Autumn day in the Awatere Valley, situated
in New Zealand's Marlborough
to New Zealand first began growing the grape in the early 19th
century, with most of the wine consumed by families and the local
It wasn't until the 20th century when the industry
took off, with an explosion of vineyards sprouting up all over
the country beginning in the 1970's.
Zealand has over 24 different grape varieties, mostly grown in accordance
with cooler island growing conditions - like Chardonnay, Pinot Noir and
Cabernet Sauvignon and Syrah are also grown, but in
much smaller numbers, and mostly in the warmer north offering higher
For its size, sunny New Zealand packs a punch. The country boasts no less than 10 major wine producing areas with Hawke's Bay and Marlborough at the center of production. Although much smaller in size, Martinborough is probably more familiar to travelers for its wine tours and tastings situated only 1 1/2 hour's drive from the capital city of Wellington.
Other wine regions running north to south around the coast include the Waipara Valley region (a short drive from Christchurch and known for its world class Pinot Noir); the Waitaki Valley (New Zealand's newest wine region); and Central Otago which is also notable for being the most southerly wine region in the world.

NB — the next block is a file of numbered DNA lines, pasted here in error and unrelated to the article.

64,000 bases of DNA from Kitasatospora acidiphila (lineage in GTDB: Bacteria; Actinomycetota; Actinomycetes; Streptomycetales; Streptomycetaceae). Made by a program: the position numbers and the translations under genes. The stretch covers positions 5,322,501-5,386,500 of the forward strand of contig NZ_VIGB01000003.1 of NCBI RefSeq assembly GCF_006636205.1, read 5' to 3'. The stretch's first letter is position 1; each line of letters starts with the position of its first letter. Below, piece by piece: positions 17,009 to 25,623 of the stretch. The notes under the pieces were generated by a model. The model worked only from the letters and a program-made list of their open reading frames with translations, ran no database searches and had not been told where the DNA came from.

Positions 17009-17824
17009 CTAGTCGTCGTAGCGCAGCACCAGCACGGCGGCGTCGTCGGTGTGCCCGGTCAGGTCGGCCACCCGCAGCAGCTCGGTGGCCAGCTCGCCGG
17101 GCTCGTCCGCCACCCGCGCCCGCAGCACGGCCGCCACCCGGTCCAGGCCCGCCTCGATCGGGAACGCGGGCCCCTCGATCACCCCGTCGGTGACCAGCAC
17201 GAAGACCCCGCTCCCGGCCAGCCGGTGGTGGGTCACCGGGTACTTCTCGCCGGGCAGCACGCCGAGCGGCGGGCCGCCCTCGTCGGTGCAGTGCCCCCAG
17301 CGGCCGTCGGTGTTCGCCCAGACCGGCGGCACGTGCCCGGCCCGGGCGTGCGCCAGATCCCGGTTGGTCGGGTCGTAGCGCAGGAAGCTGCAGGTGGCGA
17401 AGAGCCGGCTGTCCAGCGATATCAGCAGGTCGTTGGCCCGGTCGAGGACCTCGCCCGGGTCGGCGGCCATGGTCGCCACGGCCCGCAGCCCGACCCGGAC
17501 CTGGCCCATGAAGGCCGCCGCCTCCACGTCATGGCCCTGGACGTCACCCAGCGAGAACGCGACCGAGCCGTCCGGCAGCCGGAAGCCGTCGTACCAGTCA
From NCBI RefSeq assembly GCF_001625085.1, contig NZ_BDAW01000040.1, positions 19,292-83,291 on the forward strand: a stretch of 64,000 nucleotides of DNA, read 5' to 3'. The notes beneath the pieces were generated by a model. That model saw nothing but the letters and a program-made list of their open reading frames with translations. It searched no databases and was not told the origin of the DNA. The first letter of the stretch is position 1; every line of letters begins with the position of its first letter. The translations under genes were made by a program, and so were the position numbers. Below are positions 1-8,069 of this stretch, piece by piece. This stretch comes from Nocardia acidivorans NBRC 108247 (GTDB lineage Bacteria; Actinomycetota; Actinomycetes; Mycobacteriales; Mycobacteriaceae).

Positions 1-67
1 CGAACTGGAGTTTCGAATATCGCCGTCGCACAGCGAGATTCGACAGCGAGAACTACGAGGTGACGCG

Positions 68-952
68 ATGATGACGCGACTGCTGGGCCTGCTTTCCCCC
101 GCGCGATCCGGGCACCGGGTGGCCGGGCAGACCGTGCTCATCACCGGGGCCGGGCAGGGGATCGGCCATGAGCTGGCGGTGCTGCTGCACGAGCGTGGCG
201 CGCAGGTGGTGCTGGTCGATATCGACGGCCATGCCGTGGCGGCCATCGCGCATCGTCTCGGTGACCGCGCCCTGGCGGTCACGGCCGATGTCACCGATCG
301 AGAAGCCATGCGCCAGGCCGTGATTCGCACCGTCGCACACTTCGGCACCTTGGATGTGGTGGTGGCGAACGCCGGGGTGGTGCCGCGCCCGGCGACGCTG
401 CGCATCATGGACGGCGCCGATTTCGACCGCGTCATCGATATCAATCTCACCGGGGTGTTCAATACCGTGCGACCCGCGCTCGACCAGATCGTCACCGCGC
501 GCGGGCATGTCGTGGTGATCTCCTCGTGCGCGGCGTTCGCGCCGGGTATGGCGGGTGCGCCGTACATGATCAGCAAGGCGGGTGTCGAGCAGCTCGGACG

Most of New
Zealands nearly 300 wineries export their wines to the United
States, Britain and Australia, along with a large number of smaller markets
throughout the world. As the travel guide books will tell you,
the best way to discover New Zealand wine is to visit the countrys
spectacularly beautiful wine regions, up close and in person.
More information about New Zealand wine around the Web:
Zealand Wine - Premier browsing for the basics, including
industry statistics, research and reports, wine regions, winery
directory, education resources and wine event calendar.
Zealand Wine - Here's more information on regions and wineries along
with related links to travel info, databases and online shopping